Hi! Welcome to our regular post where we write a bit about some of the games we’ve found ourselves playing over the past few days. This time: the idols, the hangers, and the pit …
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Idol Manager, PC
At first glance, Idol Manager looks like a simple management simulation on girl groups and the idol industry. You get a job as a manager and are tasked with starting a new girl group that would sweep the nation. You set up auditions, get your band together, release singles, and ultimately put the company on the map.
However, like in real life, being in the entertainment industry is not all glitz and glamor. One moment my band is releasing a funny single that ranks in the top 5 hottest this month, then the next I get a notification that one of my idols is being reported for a live incident. It’s a nice look at the idol industry – frustrating and stressful, but really enjoyable and revealing.
I’m currently in my first game in normal mode and I’m still trying to figure out how to pay off my loans without overwhelming my idols. Half of my idols are already on hiatus but we need to organize one more gig to have more fans and more gigs. But oh no, another dating scandal? I think I need a vacation.
Felisha Dela Cruz
“Play unboxing,” they said. “It will be relaxing.”
They were wrong. Unboxing is anything but relaxing. But that’s also the point.
Moving is a stressful experience and the unboxing certainly reflects that. The seemingly endless piles of boxes; careful deliberation of the exact way to organize objects; the nostalgic break to contemplate old objects. I just wish these characters would learn to pack their things in an orderly fashion, properly categorized by room.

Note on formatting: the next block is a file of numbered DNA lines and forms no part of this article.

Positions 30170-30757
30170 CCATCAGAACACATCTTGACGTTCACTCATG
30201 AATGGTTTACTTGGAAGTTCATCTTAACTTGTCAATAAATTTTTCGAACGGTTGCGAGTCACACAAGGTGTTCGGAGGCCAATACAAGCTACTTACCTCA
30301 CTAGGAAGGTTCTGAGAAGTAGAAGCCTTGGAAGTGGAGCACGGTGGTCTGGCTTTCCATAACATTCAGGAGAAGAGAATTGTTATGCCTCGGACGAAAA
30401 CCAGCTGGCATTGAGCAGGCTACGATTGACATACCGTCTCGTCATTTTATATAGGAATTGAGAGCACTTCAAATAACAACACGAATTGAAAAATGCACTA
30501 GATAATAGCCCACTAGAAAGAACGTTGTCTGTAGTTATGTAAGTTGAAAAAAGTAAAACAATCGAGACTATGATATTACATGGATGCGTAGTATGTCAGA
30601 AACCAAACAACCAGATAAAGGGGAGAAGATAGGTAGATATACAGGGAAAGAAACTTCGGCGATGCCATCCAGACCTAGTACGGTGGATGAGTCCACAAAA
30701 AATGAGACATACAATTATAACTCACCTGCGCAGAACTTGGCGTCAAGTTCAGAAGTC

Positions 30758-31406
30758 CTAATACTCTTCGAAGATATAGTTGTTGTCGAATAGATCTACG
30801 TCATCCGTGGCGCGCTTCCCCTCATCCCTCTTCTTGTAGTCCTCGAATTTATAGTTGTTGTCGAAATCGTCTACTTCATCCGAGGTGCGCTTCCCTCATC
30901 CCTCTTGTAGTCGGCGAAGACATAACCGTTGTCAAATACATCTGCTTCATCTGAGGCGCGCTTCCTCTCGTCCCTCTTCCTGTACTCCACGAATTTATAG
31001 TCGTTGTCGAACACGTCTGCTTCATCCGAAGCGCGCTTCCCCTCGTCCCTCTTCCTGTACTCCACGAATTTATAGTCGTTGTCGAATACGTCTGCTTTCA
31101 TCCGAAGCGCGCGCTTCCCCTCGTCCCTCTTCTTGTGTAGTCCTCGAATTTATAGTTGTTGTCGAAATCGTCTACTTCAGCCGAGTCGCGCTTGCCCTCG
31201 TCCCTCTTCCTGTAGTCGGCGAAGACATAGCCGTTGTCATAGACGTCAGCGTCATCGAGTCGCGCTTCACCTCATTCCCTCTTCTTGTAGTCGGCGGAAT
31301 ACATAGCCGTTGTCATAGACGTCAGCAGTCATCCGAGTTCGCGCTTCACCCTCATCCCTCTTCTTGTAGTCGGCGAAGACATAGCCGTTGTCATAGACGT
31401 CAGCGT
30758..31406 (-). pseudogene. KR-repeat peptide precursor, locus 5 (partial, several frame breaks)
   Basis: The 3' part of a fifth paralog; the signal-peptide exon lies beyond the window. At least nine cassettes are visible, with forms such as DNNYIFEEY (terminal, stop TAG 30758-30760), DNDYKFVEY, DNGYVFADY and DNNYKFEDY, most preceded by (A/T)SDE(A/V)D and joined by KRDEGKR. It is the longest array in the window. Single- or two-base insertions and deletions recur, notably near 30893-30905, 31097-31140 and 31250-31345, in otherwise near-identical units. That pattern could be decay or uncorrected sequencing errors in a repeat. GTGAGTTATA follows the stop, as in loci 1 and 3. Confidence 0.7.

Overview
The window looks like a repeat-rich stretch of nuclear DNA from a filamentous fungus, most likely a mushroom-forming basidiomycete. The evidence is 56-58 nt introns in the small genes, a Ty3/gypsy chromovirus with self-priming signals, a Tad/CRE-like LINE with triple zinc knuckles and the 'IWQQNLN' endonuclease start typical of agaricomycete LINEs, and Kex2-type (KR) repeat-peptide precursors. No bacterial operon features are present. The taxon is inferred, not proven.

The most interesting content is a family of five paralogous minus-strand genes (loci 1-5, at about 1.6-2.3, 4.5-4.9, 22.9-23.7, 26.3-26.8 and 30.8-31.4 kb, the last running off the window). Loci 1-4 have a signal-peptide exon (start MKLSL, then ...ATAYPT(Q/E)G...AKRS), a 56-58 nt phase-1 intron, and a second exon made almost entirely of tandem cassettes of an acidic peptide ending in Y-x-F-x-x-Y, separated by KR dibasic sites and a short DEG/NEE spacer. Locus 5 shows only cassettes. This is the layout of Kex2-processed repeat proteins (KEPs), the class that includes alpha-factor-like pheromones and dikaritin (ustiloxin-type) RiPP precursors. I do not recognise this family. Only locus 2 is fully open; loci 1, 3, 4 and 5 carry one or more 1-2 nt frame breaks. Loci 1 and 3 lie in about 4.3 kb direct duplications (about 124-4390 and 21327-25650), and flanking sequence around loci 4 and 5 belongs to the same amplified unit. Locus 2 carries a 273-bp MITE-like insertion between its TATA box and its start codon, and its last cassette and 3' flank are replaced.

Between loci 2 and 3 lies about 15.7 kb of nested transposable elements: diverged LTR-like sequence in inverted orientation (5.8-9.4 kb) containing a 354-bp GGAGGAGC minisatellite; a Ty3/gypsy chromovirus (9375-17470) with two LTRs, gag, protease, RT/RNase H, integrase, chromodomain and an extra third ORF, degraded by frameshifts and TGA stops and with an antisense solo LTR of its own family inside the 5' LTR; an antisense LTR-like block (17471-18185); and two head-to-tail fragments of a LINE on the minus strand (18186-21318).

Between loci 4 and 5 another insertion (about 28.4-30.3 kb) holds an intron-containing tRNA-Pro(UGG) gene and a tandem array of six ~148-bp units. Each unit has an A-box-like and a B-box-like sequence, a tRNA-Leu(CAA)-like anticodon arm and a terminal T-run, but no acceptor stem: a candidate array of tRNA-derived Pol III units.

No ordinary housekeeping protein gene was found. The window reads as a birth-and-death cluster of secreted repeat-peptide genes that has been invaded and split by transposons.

And as for those Steam reviews lamenting that the game is too short… it took me almost six hours to complete unboxing. Am I anal and pedantic? Yes. Did unboxing bring out my worst qualities? Absoutely.
But the stress of arranging these objects thus comes with immense satisfaction. This is only helped by the sound effects – do yourself a favor, turn off the music, and revel in the clicking of plates, the sound of a drawer opening and the sound of another completed cardboard box.
This satisfaction also extends to storytelling. The simple act of unpacking things carries so much weight that you slowly piece together someone’s life: their tastes, their relationships, their big life decisions. Everything unfolds subtly, blossoming into a story that the player takes at their own pace as they gradually make connections.
It’s just hard to focus on the story as the stress increases and another play waits to be completed. Why are there never enough hangers?
In the pit, Xbox
Know when you want to watch something but aren’t sure what it really is and so instead spend 30 minutes mindlessly scrolling through countless Netflix thumbnails? Well, while I like it, that’s kind of where I’m at with Xbox Game Pass right now. The sheer number of choices on offer makes it very difficult for me to stick to one game. I constantly download them, stick my toe in, then quit after 10 minutes when said game hasn’t instantly scratched that weirdly non-specific itch of mine.
I took a driving vacation to Mexico and made donuts on the grounds of ancient temples in Forza Horizon 5. Swery’s The Good Life, to name a few, but so far nothing didn’t keep me coming back as much as Into the Pit.
Into the Pit is a little first-person roguelike with that beautifully colorful yet gothic visual style that is oddly both retro-inspired and very detailed at the same time. Each procedurally generated level is tiny and that, combined with the speed of combat, means you can complete each one in a matter of minutes or less. Gliding around these little arenas firing magical explosions from your fingertips as dark music pulses loudly through my headphones gives the game an almost Devil Daggers vibe, and that intensity brings with it a welcome dose of adrenaline that I feel sure about. prevents returning to the dashboard.
It’s certainly not a perfect game, and I feel like spending a lot of time with it will allow me to uncover all of its secrets pretty quickly. But, in those times when I can’t decide what to play and just need something to stop my endless scrolling, it always feels like I’m diving back into the pit.
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Article source https://www.eurogamer.net/articles/2021-11-12-what-weve-been-playing